‘Better Call Saul’ Writer-EP Thomas Schnauz Breaks Down the Momentous “Breaking Bad” Episode

A portion of the hour was secretly shot months before the remainder of the show, according to the scribe.

Thomas “Tom” Schnauz has written more episodes in the Breaking Bad universe than anybody else (apart from Better Call Saul co-creator Peter Gould), and his run on the show comes to a stunning finale with Monday night’s episode, “Breaking Bad,” which is properly named.

The future creator of Breaking Bad and co-creator of Better Call Saul, Vince Gilligan, and Schnauz first met while attending NYU’s film school. They later collaborated on The X-Files and its own spinoff, The Lone Gunmen. Gilligan was inspired to create Breaking Bad by Schnauz’s quip about a mobile meth lab during a mid-2000s phone call. Schnauz later joined the show in season three. His first draught was for the Michelle MacLaren-directed episode “One Minute,” which included Hank’s gunfight with the Salamanca cousins (Daniel and Luis Moncada) and was a critically acclaimed barn-burner that elevated Breaking Bad to a whole new level. Then, in Breaking Bad season 5A, Schnauz created a sensation with his debut film as a filmmaker, “Say My Name,” which bid Mike Ehrmantraut farewell (Jonathan Banks).

The enviable task of reuniting Walter White (Bryan Cranston) and Jesse Pinkman (Aaron Paul) through Better Call Saul’s “Breaking Bad” fell to Schnauz after twelve years and twenty scripts, but due to scheduling, he was forced to write and film their scene inside the fabled RV six or seven months before the rest of the episode’s filming.

We only had a very little timeframe, so I had to compose the scenario well in advance of the “Breaking Bad” 611 script’s real timeline. Additionally, we shot it in April 2021, concurrently with Vince Gilligan’s [season six] episode 2 filming. We finished the sequence in a day and a half when Vince took a break from his schedule, according to Schnauz, speaking to The Hollywood Reporter.

Schnauz also discusses Gene Takavic’s (Bob Odenkirk) troubling actions after his contact with Francesca (Tina Parker) and his subsequent call to what he thinks is Kim Wexler’s (Rhea Seehorn) current workplace in a recent spoiler conversation with THR.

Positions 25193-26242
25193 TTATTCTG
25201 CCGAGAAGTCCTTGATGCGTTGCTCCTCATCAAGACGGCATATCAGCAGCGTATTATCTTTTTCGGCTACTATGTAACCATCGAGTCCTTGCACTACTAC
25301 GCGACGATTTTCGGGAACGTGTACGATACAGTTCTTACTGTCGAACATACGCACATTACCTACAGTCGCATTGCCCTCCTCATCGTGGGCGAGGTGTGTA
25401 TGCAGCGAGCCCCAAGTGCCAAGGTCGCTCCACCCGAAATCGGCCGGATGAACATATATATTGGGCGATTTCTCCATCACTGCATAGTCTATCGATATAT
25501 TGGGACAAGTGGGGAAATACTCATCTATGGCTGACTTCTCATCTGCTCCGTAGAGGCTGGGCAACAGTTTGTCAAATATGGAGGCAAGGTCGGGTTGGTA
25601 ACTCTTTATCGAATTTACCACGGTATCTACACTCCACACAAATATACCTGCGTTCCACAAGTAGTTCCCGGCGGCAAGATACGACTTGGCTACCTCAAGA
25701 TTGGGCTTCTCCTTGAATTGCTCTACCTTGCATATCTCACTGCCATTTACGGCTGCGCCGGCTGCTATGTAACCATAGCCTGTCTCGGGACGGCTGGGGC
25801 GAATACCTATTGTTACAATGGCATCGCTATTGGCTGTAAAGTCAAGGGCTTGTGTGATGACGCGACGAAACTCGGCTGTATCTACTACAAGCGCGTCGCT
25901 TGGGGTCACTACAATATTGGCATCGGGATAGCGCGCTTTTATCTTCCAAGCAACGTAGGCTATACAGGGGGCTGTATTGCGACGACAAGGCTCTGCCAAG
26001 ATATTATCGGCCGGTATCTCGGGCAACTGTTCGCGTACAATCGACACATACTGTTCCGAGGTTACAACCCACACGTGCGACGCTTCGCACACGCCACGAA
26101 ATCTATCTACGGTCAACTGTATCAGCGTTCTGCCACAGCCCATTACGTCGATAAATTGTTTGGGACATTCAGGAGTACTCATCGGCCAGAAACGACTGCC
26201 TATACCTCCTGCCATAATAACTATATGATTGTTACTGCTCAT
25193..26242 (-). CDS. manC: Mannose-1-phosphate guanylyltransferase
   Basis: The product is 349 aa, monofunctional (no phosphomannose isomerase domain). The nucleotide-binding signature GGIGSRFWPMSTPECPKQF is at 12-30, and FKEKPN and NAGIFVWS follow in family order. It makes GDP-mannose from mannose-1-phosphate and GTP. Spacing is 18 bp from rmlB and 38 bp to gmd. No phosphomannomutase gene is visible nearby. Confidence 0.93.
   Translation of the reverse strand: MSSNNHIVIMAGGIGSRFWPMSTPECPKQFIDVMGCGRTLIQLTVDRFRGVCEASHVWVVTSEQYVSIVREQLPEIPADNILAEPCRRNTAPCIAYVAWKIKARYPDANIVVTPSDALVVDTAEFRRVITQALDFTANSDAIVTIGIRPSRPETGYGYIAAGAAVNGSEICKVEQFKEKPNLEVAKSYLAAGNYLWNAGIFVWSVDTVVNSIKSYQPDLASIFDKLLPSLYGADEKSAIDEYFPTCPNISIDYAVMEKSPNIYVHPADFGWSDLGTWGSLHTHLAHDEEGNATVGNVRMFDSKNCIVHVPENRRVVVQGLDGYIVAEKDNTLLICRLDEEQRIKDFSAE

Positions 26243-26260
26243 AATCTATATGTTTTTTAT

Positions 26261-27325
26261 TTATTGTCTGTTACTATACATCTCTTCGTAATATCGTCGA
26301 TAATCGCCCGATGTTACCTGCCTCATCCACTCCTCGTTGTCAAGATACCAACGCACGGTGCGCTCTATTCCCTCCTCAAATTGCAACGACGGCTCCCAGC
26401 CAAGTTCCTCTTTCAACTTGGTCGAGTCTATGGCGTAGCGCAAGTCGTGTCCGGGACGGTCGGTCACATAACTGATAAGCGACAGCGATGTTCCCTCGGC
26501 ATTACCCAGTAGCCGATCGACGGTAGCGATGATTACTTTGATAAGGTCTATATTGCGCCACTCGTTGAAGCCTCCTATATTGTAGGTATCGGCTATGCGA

Before the episode began production in earnest, a portion of the return to the Breaking Bad episode “Better Call Saul” was shot inside the Better Call Saul episode “Breaking Bad.” Were the schedules of Bryan Cranston and Aaron Paul really demanding?

The timetables were exceedingly intricate. They both have demanding acting schedules and had to deal with facial hair difficulties. For whatever he was about to shoot, Aaron needed to have a beard or something. Due to the limited time available, I had to create the sequence much earlier than the original [611] script. Additionally, we shot it in April 2021, concurrently with Vince Gilligan’s [season six] episode 2 filming. So Vince took a vacation from his schedule, and in a day and a half we finished the scene.

Did it feel like old times?

It was indeed nostalgic. We immediately entered it again. Boy, we’re back in the world of Breaking Bad, was all I could think. They were prepared and willing, too. It was purely enjoyable.

Other interim times that you have in mind for Walt and Jesse’s return?

Yes, we discussed every possible option before deciding on this since it seemed like the best way to deal with Lalo. This appeared to be an excellent opportunity to fill in the details surrounding Saul Goodman’s abduction. What do you tell your captors if this occurs? What is the strange, awkward dialogue that follows the kidnapping and the ride back to his workplace where he can get his car? In order to make our lives easier, we debated if it was all happening on the way back, but in the end we agreed that we were not in a moving car. Saul saw what was happening in detail and realised how absurd it was that he was being held captive inside a moving meth lab as soon as they got back into the RV. This simply seemed to be the sweet spot, so to speak. When Walt initially encounters Saul in his office, we already discussed how this is one of the most obvious locations to insert itself. It seemed like something we would want to do because Walt was pretending to be Brandon Mayhew’s (Matt Jones) uncle. However, we discussed a variety of entry points, and the RV felt like the best option.

I’ve always held the opinion that there are many fates worse than death, and it just so happens that Kim (Rhea Seehorn) is now a resident of Florida.

Was her survival something you had in mind for a long, despite the fact that I’m delighted you bucked the prequel myth that characters not seen on Breaking Bad must perish? [The writer’s note: Kim and Francesca’s unheard phone call also points to survival.]

We don’t hear the phone call, but I don’t want to give anything away. As a result, we are unsure of Gene’s instructions. It’s a very distressing thing. He is quite furious about it. Therefore, I think we should wait to find out exactly what happened on that phone call; the specifics will be revealed in a later episode.

As soon as Jimmy finds a solution for Jeff (Pat Healy), he finds out via Francesca that all of his financial assets have been taken. Is that the reason he’s behaving like he needs money so badly even though he’s been able to maintain Gene Takavic’s standard of living just fine?

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